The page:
With a rigid type cathode the drum surface is preferably of lead or lead alloy and the polishing is of such a nature that it tends to gradually wear down the surface of the drum.
The degree 'of polish impartedto the cathode surface prior to the depo tion of the metal layer is extremely importantv s nee the character of the cathode surface determines not only the ease with which the deposit may be stripped, but it materials from entering the bath, the top of the tank Ill is preferably enclosed except where the cathode surface passes abovethe enclosure or flooring. r
The apparatus illustrated has been used to deposit a layer of copper .00016 inch in thickness and this layer adhered to the paper and was satisfactorily stripped from the drum, by the pull-off tension being transmitted through the paper, although this thickness of deposit was not alone strong enough to withstand the requisite pull for stripping it from the cathode.
According to the best practice the electrolyte II will need to be circulated within the tank l0, and possibly outside the tank for renewal in event the metal shall be deposited from the electrolyte rather than from the renewable anode i3.
Depending on the type of adhesive, the thickness of the metal layer and the kind of paper, it may be sometimes desirable to use even higher temperatures than those specified but in all cases the temperature should be below that at which the paper will char and also below that tem-' perature at which the shrinkage of the metal layer on cooling will be suflicient to fracture or break the layer either before or after stripping. It has been found that the adhesive used is capable of setting sufilciently quickly for the stripping to occur with as little as four feet of contact between the cathode and paper. The water for washing the surface of the metal layer on the cathode after leaving the electrolyte and before reaching the pressure roll 2|, is preferably sprayed on the metal layer and then caught and carried off to the sides so that it will not fall into the weaken the bath.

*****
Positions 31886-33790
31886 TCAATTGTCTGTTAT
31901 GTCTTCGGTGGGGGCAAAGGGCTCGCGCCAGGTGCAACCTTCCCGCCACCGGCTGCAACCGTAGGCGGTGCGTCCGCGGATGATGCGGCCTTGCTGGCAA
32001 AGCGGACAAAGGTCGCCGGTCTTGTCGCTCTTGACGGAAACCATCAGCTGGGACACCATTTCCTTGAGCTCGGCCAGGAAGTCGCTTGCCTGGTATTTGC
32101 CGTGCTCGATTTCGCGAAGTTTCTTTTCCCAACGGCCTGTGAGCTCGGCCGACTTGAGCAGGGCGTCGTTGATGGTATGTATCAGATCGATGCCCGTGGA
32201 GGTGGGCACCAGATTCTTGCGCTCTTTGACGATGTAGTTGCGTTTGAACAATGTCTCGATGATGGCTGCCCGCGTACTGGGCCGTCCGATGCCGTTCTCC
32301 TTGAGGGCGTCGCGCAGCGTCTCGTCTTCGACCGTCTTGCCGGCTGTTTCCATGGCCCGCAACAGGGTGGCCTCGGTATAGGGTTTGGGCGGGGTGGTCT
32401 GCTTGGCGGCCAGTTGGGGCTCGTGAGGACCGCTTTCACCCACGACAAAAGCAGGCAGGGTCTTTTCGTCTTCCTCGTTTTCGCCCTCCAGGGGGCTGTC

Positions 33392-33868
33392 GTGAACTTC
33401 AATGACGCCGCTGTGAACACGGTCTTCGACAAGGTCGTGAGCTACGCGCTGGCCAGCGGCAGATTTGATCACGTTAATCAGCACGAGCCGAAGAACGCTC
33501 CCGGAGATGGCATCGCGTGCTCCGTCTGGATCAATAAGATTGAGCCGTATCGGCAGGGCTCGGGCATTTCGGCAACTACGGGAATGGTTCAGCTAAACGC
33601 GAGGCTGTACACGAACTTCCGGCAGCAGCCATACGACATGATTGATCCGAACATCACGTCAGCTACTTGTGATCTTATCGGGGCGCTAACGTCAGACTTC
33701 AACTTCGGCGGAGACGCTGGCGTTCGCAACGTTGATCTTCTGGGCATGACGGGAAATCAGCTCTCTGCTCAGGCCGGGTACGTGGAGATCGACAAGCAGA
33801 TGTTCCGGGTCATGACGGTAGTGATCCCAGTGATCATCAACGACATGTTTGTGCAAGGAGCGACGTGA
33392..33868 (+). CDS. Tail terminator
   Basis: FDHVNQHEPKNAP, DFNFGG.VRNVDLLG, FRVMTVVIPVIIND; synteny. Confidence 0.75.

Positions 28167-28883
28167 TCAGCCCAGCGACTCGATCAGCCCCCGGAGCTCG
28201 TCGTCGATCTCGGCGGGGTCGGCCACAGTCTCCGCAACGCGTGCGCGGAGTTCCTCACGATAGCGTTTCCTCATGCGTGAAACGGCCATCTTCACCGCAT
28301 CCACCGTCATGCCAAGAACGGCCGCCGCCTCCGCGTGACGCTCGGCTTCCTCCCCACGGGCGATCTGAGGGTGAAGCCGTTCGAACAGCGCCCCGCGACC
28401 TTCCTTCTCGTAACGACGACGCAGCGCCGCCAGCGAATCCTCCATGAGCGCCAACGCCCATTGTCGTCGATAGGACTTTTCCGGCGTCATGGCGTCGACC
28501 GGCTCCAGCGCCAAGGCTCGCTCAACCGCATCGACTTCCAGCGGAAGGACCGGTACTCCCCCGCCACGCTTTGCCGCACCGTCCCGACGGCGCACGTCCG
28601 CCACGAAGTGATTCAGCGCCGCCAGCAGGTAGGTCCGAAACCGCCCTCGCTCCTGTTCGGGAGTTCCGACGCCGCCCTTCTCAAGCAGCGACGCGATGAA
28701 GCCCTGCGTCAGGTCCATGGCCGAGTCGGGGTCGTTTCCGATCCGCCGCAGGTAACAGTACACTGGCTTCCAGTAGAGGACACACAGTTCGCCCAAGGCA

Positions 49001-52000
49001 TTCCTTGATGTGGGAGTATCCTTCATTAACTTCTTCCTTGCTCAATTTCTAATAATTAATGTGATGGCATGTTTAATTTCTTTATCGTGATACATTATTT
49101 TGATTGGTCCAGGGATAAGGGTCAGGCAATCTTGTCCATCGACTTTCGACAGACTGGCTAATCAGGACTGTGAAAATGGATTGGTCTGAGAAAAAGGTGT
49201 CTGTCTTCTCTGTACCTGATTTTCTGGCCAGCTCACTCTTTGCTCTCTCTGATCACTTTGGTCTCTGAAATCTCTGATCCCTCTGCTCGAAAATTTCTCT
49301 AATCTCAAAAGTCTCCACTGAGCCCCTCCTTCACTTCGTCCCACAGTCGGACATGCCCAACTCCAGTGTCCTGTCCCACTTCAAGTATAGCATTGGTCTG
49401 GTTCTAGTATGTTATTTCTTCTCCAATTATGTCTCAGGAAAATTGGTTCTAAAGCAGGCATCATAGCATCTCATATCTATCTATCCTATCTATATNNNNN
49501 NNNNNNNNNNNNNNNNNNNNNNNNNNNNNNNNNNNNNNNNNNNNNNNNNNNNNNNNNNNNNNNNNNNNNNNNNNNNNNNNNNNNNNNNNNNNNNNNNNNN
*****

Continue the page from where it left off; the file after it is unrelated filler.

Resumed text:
Some convenient form of pyrometer or thermometer is preferably connected to the applicator roll H, the heated bath in the tank I9 and also for the re-heater 20 in order that the desired accurate control of temperature may be obtained.